Tag Archives: play

REVIEW: Love Me Tinder – The Town House, Hamilton

Much-loved journalist and broadcaster Cat Harvey, has her finger firmly on the pulse of West of Scotland woman (and man) in her new comedy play Love Me Tinder.

Exploring the minefield of dating in the 21st Century, it follows the story of a group of Glaswegian workmates who decide to embark on an online adventure in internet romance. There’s career girl Fiona (Cat Harvey) forever single and looking for Mr. Absolutely Utterly Perfectly Right; Nicola (Michelle McManus) the eternal good-time girl who is ready to swap parties for nappies; Cathy (May Miller), married for 40 years to Willie, who has apparently ran away with a 28-year-old Polish yoga teacher; Ryan (Liam Dolan) unaware of his sexual orientation, unlike everyone who knows him; Davie (Andrew Agnew) who is so commitment-averse he’ll date anyone and everyone “from legal to still breathing” and Davie (Johnny Mac) really Cupid in disguise, currently living in Cumbernauld and working his magic from the side-lines.

Harvey has an ear for Glaswegian patter and the naturalistic dialogue certainly strikes a chord with this largely female, sold-out audience. The laughs are sustained from start to end, and it’s no small thanks to a knock-out cast. From local cabaret star May Miller, the epitome of a ‘wee Glasgow wummin’ to TV stalwarts Andrew Agnew and Liam Dolan to panto royalty Johnny Mac and Pop Idol winner and Scottish national treasure Michelle McManus, a woman with the most enviable natural comic timing (and of course, a fabulous voice), each is an absolute gem.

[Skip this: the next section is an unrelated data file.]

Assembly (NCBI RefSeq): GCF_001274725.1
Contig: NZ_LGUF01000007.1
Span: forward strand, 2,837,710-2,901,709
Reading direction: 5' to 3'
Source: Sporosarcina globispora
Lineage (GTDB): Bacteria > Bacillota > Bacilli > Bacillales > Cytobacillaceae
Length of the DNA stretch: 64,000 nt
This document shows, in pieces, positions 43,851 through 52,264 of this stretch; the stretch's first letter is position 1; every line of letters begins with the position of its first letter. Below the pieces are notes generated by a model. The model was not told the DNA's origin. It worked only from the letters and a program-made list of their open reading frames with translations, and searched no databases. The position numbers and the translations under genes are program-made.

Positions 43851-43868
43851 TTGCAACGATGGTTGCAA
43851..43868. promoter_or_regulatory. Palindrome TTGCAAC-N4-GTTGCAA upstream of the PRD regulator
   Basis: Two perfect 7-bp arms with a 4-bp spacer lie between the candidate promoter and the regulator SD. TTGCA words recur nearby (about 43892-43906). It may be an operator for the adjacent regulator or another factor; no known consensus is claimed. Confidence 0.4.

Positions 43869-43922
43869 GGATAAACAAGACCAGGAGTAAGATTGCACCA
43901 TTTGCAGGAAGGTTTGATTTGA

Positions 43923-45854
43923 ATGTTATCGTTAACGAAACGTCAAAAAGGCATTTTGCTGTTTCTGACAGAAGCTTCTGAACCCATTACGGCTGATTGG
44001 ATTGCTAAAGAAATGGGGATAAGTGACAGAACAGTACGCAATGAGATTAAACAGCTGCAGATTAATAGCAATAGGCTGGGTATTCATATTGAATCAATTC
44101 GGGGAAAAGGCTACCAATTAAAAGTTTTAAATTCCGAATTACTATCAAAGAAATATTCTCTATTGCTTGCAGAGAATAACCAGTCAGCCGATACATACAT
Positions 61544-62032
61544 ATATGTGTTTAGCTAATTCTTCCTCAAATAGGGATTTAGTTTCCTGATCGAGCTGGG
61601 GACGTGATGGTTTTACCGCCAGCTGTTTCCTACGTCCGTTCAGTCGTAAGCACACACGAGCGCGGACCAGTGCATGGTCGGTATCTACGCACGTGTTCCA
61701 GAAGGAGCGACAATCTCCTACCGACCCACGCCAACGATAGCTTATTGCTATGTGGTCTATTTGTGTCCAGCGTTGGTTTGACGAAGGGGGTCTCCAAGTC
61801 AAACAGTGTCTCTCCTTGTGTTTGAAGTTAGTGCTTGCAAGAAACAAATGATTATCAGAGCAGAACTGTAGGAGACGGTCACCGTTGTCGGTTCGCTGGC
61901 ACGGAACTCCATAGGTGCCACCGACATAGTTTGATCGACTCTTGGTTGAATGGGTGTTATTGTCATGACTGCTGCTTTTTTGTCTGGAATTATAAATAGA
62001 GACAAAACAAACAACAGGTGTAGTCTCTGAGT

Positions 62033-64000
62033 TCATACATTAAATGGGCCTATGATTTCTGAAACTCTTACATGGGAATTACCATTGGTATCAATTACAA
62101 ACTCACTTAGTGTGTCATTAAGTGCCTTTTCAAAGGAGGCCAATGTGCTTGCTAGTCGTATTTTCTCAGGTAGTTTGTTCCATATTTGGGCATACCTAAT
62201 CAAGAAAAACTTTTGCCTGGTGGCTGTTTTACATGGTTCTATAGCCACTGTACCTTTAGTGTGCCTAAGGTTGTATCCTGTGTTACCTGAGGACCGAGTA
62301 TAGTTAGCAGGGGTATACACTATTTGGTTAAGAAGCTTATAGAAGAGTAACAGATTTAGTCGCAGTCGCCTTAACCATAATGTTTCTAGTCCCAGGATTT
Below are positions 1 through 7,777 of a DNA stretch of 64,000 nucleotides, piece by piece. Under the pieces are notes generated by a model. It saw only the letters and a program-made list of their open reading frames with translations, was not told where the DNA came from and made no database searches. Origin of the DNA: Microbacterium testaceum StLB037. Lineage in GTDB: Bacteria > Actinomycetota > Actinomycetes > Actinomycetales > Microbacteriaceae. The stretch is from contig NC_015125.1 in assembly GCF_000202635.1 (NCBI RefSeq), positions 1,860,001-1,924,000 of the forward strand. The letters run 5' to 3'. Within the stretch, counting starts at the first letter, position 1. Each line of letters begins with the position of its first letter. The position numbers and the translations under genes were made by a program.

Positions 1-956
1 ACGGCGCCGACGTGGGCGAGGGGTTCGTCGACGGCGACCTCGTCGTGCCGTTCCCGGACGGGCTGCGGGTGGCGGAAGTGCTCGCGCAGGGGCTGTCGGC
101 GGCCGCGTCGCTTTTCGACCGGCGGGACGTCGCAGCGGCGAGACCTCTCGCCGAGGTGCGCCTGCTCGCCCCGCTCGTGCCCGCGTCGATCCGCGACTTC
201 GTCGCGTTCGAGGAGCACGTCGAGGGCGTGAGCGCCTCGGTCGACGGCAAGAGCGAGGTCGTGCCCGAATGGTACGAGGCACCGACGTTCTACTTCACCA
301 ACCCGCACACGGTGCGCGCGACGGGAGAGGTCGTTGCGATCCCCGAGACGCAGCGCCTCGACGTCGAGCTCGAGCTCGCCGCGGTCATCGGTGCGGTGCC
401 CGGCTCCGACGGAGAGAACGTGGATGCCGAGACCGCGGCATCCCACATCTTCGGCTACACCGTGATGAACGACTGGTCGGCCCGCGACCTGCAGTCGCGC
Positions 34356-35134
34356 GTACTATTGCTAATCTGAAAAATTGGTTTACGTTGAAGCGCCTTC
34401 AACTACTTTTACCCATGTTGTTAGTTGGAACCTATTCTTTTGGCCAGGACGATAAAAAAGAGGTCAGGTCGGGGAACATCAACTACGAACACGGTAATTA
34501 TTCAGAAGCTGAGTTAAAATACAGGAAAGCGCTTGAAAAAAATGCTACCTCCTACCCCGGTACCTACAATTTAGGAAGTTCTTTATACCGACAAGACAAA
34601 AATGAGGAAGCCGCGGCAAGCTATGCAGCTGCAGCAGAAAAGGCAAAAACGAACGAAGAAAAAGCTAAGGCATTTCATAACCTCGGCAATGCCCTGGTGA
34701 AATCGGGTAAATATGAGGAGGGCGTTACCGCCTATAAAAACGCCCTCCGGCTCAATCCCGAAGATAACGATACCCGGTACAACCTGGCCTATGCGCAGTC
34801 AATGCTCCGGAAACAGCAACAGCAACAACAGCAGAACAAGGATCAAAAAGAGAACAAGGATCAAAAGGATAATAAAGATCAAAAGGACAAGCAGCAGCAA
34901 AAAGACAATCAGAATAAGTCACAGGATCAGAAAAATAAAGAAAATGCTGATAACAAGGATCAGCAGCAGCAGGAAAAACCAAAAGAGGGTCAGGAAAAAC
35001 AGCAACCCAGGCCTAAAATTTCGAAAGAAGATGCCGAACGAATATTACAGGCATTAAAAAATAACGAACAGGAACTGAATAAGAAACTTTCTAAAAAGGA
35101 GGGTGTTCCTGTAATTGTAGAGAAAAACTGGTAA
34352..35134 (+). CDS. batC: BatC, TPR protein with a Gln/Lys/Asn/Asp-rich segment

Mac gets the chance to demonstrate his natural comedic talents and his exceptional audience wrangling skills, honed from years as a panto star. His fourth wall breaking turn as Cupid/Danny is warm, good-natured and laugh out-loud funny. As is McManus’ turn as the gobby Nicola. She manages to get the audience in tears with just a look, particularly hysterical is her disgust at Polish yoga teacher Klaudia stealing her big karaoke number, (which in an absolute belter of a theatrical trick) turns out to be McManus’ real-life Pop Idol winning tune ‘All This Time’.

The show is peppered throughout with party hits (you can’t not let Miller and McManus demonstrate what made them famous in the first place) and there’s even a chance for the audience to get in on the act with a rousing rendition of ‘Sweet Caroline’.

The path of true love never does run smooth, and so it is here. To its credit there’s also a large dose of reality in the mix to temper the laughs. This is a relatable, realistic portrait of love and friendship in the 21st Century and it’s delivered with real heart and soul. Hopefully there’s more to come from the pen of Cat Harvey.